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The Best Places to Eat in Downtown DC

Your guide to the best restaurants in the heart of the nation’s capital

Your guide to the best restaurants in the heart of the nation’s capital

 

 

Downtown DC buzzes with activity all day long and well into the evening with its mix of sophisticated shopping, dining and cultural offerings. The neighborhood’s proximity to the White House has also made it a prime destination for politicos and tourists alike. For foodies, you’ll find everything from power dining restaurants to see-and-be-seen hot spots to places for a perfect pre-theater meal. 

Center of Attention

Top Chef alumni Bryan and Michael Voltaggio made their return to the District with Estuary, a stunning space inside the luxurious Conrad Washington, DC that will make you rethink seafood. The CityCenterDC locale houses an open kitchen towards the middle of the dining room that beckons foodies to watch culinary masters at work.

Centrolina

Centrolina

Popular steakhouse Del Frisco’s Double Eagle Steakhouse; Italian restaurant and market hybrid Centrolina and happy hour haven Fig & Olive also all call CityCenterDC home.

There are also plenty of delicious dining experiences just around the corner from CityCenterDC. Looking for a place to watch the big game? City Tap House combines a neighborhood sports bar with a gourmet gastropub where everyone from sports fans to foodies are welcome.

A New Type of Hotel

Gravitas

Gravitas, @gravitasdc

While Eaton Washington DC is technically a 200-plus room hotel, it defies the standard definition. It's also home to a cinema, a progressive-minded coworking space and four unique food and drink establishments. Chef Matt Baker (whose cooking at Gravitas earned him a Michelin star) oversees Michele's, an homage to Baker's roots in Houston and New Orleans. Baker uses his classical French training as a conduit to bring together the multicultural flavors of both cities. If it’s rooftop vibes you’re looking for, head to Wild Days for Asian-inspired tacos (short rib tacos with kimchi and puffed rice, anyone?) best paired with live music. There’s also the beloved neighborhood coffee shop and market, Baker's Daughter, as well as Allegory, a sleek, dimly-lit cocktail bar with an extensive drink list.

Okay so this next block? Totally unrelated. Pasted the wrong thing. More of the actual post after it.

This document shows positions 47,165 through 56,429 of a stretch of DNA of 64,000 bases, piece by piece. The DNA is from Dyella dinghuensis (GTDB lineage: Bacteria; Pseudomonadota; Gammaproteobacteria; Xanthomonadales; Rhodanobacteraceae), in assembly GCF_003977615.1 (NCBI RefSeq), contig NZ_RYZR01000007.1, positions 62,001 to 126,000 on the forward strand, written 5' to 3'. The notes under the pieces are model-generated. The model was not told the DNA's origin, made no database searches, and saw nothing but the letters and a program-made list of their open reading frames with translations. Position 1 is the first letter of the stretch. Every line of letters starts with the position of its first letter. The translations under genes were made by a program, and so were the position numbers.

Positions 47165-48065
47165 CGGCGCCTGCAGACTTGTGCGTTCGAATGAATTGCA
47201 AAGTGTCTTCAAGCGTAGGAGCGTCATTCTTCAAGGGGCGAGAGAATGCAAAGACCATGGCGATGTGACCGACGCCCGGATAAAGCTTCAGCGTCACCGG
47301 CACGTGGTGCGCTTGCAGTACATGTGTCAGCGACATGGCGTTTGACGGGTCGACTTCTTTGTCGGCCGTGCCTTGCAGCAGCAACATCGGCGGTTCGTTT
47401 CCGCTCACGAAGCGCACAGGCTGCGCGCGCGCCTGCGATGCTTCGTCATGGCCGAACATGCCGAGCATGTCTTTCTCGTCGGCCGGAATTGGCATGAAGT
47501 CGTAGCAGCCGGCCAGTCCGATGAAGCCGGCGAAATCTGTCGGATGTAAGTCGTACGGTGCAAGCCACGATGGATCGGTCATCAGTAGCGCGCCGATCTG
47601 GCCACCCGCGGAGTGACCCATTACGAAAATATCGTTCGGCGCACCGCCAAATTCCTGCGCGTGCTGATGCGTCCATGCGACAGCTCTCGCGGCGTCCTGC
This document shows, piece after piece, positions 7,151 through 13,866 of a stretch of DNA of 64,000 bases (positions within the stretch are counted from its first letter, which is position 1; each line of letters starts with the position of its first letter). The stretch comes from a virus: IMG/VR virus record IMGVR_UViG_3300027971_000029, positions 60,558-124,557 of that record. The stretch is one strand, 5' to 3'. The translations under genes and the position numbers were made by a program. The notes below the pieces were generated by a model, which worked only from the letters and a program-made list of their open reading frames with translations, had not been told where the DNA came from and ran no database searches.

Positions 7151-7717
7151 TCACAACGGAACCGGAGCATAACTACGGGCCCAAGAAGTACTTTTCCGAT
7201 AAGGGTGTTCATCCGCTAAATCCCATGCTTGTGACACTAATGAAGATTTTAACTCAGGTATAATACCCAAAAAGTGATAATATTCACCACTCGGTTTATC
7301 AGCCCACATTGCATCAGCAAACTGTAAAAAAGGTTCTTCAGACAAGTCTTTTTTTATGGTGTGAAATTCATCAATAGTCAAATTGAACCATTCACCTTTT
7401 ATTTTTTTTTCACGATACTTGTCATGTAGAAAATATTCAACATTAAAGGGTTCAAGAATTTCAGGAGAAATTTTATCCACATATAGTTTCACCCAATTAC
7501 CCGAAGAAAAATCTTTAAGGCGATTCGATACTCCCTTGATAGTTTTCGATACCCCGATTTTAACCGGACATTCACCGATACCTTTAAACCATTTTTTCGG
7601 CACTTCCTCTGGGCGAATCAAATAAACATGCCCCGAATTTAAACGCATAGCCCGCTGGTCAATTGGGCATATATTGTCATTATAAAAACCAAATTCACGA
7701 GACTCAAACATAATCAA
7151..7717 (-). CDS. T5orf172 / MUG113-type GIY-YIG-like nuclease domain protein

Pre-Theater Drinks and Dining

Washington, DC has a robust theater scene with dozens of performing arts venues around the region. Downtown alone is home to three marquee playhouses: historic Ford’s Theatre, Warner Theatre and National Theatre. With those three powerhouse players right downtown, a popular night out for Washingtonians is dinner and a show. If you’ve got tickets, there are a number of great pre- or post-theater-friendly restaurants within walking distance.

Old Ebbitt Grill

Old Ebbitt Grill

Old Ebbitt Grill is a tourist attraction on its own with its presidential roots and century-old history. The restaurant was founded as a saloon in 1856 and since then has moved and expanded, serving drinks to many presidents along the way. Today, it’s a popular spot for both DC’s movers and shakers and out-of-towners. Pop in for a pre-theater meal to check off two must-dos in DC.

 

The Hamilton is a popular spot for theater-bound diners and offers a great late-night menu. The spot also hosts its ow live music venue in its basement. Belgian chef Robert Wiedmaier’s Brasserie Beck and Central Michel Richard both offer prix-fixe theater menus at their award-winning restaurants. 

Power Dining

The country’s most famous address, 1600 Pennsylvania Avenue, sits just outside DC’s downtown border, making the neighborhood a big draw for chefs catering to the city’s power players. Former President Barack Obama and Michelle Obama made the one-block trip from the White House to Equinox, where chef Todd Gray rose to fame for sourcing only local ingredients. The former first lady has also dined nearby with friends at Joe’s Seafood, Prime Steak & Stone Crab and Ottoman Taverna.

Inside The Jefferson Hotel, you can dine under its historic skylight at The Greenhouse, which showcases a sophisticated menu for breakfast, lunch, dinner or brunch. And if you can get up early enough for a breakfast reservation at The Lafayette inside The Hay-Adams Hotel, you’re almost guaranteed to spot a senator or representative talking shop inside The White House-adjacent power restaurant.

With a first-floor tavern that dishes out bar fare and local oysters and an upscale steakhouse that features an extensive a la carte menu on the second level, Wisconsin-based RARE Steakhouse & Tavern pairs Midwestern charm with a first-rate dining experience. Mouthwatering cuts range from local grass-fed rib eyes to Wagyu strips and even a 50 oz. bone-in chop steak for two. You’ll also find the perfect pairing on the restaurant’s carefully curated wine list.

If your power lunch requires some wine or bubbly, Fabio and Maria Trabocchi’s Sfoglina offers an extensive list of vino, an ideal complement to its daily house-made pastas.